Meanwhile, I’d started writing more and making more time for writing. After a few months of “Morning Pages,” a book project emerged that, I felt, was going to require me to do some significant amounts of reading.  Reading about the physics of time, the biology of time, the psychology of time, the anthropology and sociology of time, to mention just a few topics on my ever-growing reading list.

So, I started reading – and listening to – some of these books on my iPhone. I resolved to try to fill many of those little moments with reading of my choice, rather than random news, incoming email, or, games.  I found that reading a book on my iPhone wasn’t that bad. It is, after all, almost always with me. In my Morning Pages on April 5th I wrote:

I’m grateful & happy that I seem to be re-establishing a habit of reading more again – using Kindle mostly, on iPad and cell phone. Lots of books in progress… which is new for me – usually I do one at a time or forget about the ones I’m not currently reading… but I seem to be remembering to go back to others…

And, while reading one of the books, World Enough and Time: On Creativity and Slowing Down by Christian McEwen, I noticed my tendency to rush while reading, and how reading this book encouraged me to slow down while I was reading. At some point, though, I backslid into playing more games for a while. Games were so much more relaxing! Plus, a habit is a habit. A deep groove of comfort. And Don didn’t even realize he was interrupting my reading in bed, because as far as he knew, I was still playing games!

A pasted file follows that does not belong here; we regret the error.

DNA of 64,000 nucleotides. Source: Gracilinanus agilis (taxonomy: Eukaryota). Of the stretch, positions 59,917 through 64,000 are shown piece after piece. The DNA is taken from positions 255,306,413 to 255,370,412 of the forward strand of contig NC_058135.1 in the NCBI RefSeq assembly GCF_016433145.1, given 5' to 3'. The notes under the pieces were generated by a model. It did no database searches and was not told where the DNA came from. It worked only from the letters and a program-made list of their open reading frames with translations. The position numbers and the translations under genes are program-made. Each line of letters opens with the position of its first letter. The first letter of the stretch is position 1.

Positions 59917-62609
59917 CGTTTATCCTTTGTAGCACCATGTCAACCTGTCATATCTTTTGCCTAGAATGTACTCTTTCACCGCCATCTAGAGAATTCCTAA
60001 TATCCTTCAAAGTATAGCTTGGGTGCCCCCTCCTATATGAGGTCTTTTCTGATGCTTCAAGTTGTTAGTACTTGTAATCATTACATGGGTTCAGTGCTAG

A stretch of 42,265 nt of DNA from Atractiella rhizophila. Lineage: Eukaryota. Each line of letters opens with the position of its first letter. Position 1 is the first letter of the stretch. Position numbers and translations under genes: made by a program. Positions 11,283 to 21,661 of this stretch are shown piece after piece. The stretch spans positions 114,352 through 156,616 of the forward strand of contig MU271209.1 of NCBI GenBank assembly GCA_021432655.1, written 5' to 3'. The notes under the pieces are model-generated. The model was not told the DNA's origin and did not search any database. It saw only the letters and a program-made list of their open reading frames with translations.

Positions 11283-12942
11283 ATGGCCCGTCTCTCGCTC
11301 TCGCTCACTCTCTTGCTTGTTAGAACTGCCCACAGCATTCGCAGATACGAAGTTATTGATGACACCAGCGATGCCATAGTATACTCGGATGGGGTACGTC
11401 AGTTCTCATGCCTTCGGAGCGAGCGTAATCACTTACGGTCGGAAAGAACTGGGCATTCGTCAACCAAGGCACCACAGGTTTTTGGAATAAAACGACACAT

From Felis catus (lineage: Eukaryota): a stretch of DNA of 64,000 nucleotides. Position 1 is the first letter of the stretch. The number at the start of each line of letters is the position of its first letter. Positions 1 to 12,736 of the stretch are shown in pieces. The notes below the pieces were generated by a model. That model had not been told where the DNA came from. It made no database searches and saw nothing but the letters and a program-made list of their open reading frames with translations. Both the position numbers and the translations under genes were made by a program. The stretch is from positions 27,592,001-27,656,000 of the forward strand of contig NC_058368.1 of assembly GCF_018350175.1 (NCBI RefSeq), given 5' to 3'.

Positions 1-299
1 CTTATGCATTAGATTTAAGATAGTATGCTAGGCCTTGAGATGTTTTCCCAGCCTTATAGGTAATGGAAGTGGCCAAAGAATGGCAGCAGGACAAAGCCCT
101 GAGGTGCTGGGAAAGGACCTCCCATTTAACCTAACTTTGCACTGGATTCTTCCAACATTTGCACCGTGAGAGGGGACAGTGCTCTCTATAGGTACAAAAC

In a fit of will power, on May 6th of this year, I deleted all of the games from my phone!!! After Don interrupted my reading a bunch more times and I built up a sufficient amount of resentment about it, I finally resolved to make a clear request that he honor this time and not interrupt me when I was reading. He agreed, and after a few reminders, has been able to mostly respect that boundary. Sometimes I’ll pull out the iPad, but more often than not, I read on my little phone, and it seems to work very well.

One screen at a time, plus some listening time, I’ve read about 15 books since May, plus parts of about 4 others. Maybe it’s like Mrs. Piggle Wiggle’s cure for the “Slow eater tiny bite taker” – a child who refuses to eat more than a few bites, is given progressively smaller and smaller plates and utensils, until the plate size matches the size of the bites. Maybe my brain that gets overloaded by wanting to read it all can relax when the portion size is small.

This is also an interesting example of something I learned from one of my all-time favorite nonfiction books, which I did consume via audiobook in the past few years, Charles Duhigg’s The Power of Habit. (For some reason I still have a hard time using the term “reading” to describe listening to an audiobook! Yet I wouldn’t apply that double standard to someone who was vision-impaired….) I super-highly-double-plus recommend this book, in whatever format! Duhigg lays out how to mobilize the power of habit, to develop desirable new habits or to replace bad habits with good ones. His argument in a nutshell is that habits are made up of three parts: a cue, which triggers a routine, followed by a reinforcing reward. If you can identify the cue and the reward associated with a habit you want to change, and figure out how to replace the undesirable routine with the new, desired one, then you can change much more easily. I deliberately used this model in this case – using the “cue” of having my phone in hand during idle moments to trigger a routine of reading, rather than playing games. The reward was initially feeling like I was accomplishing something on my to-do list, though I eventually came to realize that the reading itself is often its own reward, because of the intriguing stories and/or new worlds of information that it opens up to me.